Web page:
The Cherry Point marine area has both environmental and economic importance to the region. In recognition, the state Department of Natural Resources has protected an area near the wharf as an Aquatic Reserve while confirming that the Gateway Pacific Terminal is consistent with the Reserve’s goals and objectives.
A major environmental focus is the herring that spawn near the wharf site. These herring are part of a larger population that stretches along 4,500 miles of coastline. While independent studies have shown that declines in the local population are due to natural factors rather than industrial activity, we are committed to safeguards designed to avoid or minimize effects on the herring and its marine environment.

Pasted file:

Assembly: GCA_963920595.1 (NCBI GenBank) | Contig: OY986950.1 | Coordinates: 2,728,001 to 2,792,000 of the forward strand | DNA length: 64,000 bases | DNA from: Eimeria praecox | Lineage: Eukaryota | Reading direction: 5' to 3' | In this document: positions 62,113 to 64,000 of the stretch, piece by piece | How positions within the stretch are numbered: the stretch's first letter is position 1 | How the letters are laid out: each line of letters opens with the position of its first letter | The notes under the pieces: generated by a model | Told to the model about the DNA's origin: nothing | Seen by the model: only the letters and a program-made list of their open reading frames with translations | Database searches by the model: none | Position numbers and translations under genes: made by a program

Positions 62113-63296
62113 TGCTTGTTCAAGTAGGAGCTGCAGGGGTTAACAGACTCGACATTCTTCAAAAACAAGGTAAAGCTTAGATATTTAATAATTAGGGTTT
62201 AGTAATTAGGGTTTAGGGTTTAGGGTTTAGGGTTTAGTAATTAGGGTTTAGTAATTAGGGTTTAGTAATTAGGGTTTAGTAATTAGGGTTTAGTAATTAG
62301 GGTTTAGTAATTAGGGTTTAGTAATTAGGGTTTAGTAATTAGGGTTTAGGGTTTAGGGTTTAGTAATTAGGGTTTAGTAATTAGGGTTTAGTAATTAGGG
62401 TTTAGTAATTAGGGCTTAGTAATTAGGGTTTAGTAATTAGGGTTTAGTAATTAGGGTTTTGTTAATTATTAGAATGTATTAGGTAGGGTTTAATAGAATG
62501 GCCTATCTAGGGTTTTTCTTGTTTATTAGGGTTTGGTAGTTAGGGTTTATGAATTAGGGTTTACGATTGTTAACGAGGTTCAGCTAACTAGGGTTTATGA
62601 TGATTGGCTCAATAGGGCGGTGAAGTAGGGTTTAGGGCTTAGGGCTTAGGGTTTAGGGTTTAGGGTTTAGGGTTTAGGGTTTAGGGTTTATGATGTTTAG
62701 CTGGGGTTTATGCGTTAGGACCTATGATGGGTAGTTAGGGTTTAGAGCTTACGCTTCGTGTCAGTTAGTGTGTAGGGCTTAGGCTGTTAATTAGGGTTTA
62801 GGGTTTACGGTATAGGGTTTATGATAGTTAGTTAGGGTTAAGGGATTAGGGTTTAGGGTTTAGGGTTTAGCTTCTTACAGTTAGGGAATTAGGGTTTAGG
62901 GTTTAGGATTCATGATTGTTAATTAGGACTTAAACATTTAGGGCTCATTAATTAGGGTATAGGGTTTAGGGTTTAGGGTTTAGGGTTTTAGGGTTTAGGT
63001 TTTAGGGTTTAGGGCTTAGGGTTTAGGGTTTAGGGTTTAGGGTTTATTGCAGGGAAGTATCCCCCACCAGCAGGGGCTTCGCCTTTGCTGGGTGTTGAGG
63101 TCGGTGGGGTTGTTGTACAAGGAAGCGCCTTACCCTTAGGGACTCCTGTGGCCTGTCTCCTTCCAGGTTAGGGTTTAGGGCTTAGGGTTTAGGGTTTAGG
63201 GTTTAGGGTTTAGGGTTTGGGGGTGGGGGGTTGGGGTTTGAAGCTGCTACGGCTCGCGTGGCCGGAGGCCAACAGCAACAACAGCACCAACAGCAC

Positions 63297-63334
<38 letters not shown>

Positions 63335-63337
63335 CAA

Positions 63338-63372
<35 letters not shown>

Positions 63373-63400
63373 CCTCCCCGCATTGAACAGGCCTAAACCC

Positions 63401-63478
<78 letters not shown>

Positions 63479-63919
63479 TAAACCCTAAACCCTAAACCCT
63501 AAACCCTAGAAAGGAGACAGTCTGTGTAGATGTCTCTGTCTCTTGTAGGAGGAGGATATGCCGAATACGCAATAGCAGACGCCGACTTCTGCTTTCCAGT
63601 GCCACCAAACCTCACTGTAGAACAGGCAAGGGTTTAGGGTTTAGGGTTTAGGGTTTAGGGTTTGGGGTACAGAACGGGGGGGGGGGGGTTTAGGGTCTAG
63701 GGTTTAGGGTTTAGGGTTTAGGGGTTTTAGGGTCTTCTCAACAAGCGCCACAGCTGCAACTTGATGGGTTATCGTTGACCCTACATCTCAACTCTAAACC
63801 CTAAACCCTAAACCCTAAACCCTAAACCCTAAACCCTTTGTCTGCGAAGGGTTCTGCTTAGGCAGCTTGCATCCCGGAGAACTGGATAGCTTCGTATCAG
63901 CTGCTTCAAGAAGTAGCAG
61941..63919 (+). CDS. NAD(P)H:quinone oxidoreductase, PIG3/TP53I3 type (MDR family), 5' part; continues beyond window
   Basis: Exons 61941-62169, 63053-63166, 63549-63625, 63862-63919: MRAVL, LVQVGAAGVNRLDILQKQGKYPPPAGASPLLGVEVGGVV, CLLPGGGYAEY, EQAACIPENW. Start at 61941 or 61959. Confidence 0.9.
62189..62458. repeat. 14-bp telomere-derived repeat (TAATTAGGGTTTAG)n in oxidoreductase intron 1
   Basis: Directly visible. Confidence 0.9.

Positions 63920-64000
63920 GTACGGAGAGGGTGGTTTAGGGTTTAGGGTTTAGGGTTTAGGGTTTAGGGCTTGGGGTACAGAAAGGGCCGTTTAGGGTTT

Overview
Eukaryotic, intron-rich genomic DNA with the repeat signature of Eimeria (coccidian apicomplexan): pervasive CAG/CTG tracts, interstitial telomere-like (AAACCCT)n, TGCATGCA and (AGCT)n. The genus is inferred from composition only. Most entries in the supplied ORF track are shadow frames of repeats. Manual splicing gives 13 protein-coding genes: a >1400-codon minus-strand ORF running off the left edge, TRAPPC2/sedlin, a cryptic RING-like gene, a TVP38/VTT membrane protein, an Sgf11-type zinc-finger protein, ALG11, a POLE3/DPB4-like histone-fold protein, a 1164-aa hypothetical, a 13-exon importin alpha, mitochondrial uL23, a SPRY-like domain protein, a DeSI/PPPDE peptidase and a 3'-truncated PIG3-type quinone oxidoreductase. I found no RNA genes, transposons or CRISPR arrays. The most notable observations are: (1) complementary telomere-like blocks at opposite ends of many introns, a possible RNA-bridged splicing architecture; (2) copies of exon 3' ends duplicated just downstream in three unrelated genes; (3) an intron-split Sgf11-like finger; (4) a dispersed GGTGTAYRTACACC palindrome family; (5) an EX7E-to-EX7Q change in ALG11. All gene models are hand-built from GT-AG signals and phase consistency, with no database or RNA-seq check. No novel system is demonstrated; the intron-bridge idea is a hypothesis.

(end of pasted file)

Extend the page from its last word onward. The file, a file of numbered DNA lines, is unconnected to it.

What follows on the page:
For example, when a structure is built over water, its shade can inhibit the growth of plants and small animals. To ensure that the maximum amount of light reaches the water beneath the wharf, we tracked sunlight and artificial light penetration, mapped the shadow pattern beneath the wharf and aligned it to maximize the amount of natural light reaching the water.
In addition, we designed our cargo loading system to deliver material directly into the holds of the ship, minimizing “dusting” of material onto the wharf or into the water. All runoff from rain or cleaning activities will be captured and pumped back to the terminal’s water treatment system.
Ships calling at the terminal will be required to discharge their ballast water 200 miles offshore to prevent the introduction of non-native species into local waters. To ensure compliance, we will fund the Department of Fish and Wildlife to conduct ballast inspections of all vessels for the duration of the project.